Detecting your face

Posted to Data Art  |  Tags: ,  |  Nathan Yau

Sterling Crispin reverse engineered facial recognition algorithms and produced masks that only kind of look human. Although the computer sees it differently.

This research has resulted in the production of a series of 3D printed face masks which were algorithmically evolved to satisfy facial recognition algorithms. It is important to understand the the goal of creating these masks isn’t to defeat facial recognition or provide something undetectable, simply covering your face with your hand will do that. Rather, my goal is to show the machine what it’s looking for, to hold a mirror up to the all-seeing eye of the digital-panopticon we live in and let it stare back into its own mind.

Creepy results. [via Kyle Chayka]

Favorites

A Day in the Life of Americans

I wanted to see how daily patterns emerge at the individual level and how a person’s entire day plays out. So I simulated 1,000 of them.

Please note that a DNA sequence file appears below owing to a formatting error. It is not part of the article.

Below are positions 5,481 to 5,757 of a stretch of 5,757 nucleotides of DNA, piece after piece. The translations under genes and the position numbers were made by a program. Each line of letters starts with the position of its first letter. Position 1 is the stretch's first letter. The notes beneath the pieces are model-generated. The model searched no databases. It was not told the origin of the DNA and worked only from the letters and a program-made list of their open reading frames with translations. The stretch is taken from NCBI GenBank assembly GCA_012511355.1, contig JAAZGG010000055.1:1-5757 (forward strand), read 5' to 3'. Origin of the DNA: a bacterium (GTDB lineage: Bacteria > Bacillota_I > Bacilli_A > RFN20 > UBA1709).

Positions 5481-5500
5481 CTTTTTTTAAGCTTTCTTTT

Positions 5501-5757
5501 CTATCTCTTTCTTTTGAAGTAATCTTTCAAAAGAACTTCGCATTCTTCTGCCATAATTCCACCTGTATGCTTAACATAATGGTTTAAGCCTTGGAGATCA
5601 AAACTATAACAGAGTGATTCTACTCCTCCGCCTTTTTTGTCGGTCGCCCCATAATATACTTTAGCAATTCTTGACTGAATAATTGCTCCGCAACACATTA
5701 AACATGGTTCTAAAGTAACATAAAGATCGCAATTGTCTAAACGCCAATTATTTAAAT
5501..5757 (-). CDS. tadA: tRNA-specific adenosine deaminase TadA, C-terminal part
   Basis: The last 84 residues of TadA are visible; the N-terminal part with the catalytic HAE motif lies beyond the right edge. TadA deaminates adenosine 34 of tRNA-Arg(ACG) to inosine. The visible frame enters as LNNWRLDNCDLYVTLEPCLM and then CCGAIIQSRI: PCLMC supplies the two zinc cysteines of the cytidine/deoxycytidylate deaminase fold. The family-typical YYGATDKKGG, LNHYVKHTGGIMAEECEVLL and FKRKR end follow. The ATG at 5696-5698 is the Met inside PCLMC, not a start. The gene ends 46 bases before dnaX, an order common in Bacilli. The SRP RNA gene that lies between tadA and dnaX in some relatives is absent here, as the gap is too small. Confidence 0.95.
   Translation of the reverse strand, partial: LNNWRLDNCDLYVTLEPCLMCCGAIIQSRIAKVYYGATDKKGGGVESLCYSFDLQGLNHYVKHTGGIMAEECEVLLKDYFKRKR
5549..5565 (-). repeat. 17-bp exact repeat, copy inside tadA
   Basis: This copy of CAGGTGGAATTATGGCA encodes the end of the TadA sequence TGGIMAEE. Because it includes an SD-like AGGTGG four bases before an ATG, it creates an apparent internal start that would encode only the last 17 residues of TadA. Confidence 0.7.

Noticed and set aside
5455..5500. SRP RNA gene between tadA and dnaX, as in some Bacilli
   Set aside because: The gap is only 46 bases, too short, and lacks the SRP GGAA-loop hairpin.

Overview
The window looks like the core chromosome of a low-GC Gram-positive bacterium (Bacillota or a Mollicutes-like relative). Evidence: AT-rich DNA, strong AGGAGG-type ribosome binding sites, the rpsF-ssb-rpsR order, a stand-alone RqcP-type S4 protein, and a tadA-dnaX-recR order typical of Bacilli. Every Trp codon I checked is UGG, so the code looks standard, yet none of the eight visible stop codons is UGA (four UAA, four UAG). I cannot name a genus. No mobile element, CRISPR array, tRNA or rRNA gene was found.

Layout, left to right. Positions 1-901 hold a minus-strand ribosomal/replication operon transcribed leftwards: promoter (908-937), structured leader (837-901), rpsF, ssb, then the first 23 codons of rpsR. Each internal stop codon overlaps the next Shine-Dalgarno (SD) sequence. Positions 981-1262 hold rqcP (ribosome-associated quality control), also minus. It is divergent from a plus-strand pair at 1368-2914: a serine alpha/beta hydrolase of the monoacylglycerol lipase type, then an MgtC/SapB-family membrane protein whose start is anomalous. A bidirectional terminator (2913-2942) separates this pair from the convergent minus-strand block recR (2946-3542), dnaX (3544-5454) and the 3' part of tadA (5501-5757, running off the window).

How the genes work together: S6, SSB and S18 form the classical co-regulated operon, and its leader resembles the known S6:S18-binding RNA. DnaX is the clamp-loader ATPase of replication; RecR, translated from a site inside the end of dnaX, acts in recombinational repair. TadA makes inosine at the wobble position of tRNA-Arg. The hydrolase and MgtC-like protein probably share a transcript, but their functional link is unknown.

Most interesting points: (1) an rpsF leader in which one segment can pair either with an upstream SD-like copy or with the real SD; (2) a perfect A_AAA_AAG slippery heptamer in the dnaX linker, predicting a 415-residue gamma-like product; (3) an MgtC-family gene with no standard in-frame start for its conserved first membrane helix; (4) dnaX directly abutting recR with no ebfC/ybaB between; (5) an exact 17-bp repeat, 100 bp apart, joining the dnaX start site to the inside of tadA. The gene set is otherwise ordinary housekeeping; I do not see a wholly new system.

Who is Older and Younger than You

Here’s a chart to show you how long you have until you start to feel your age.

Interactive: When Do Americans Leave For Work?

We don’t all start our work days at the same time, despite what morning rush hour might have you think.

Real Chart Rules to Follow

There are rules—usually for specific chart types meant to be read in a specific way—that you shouldn’t break. When they are, everyone loses. This is that small handful.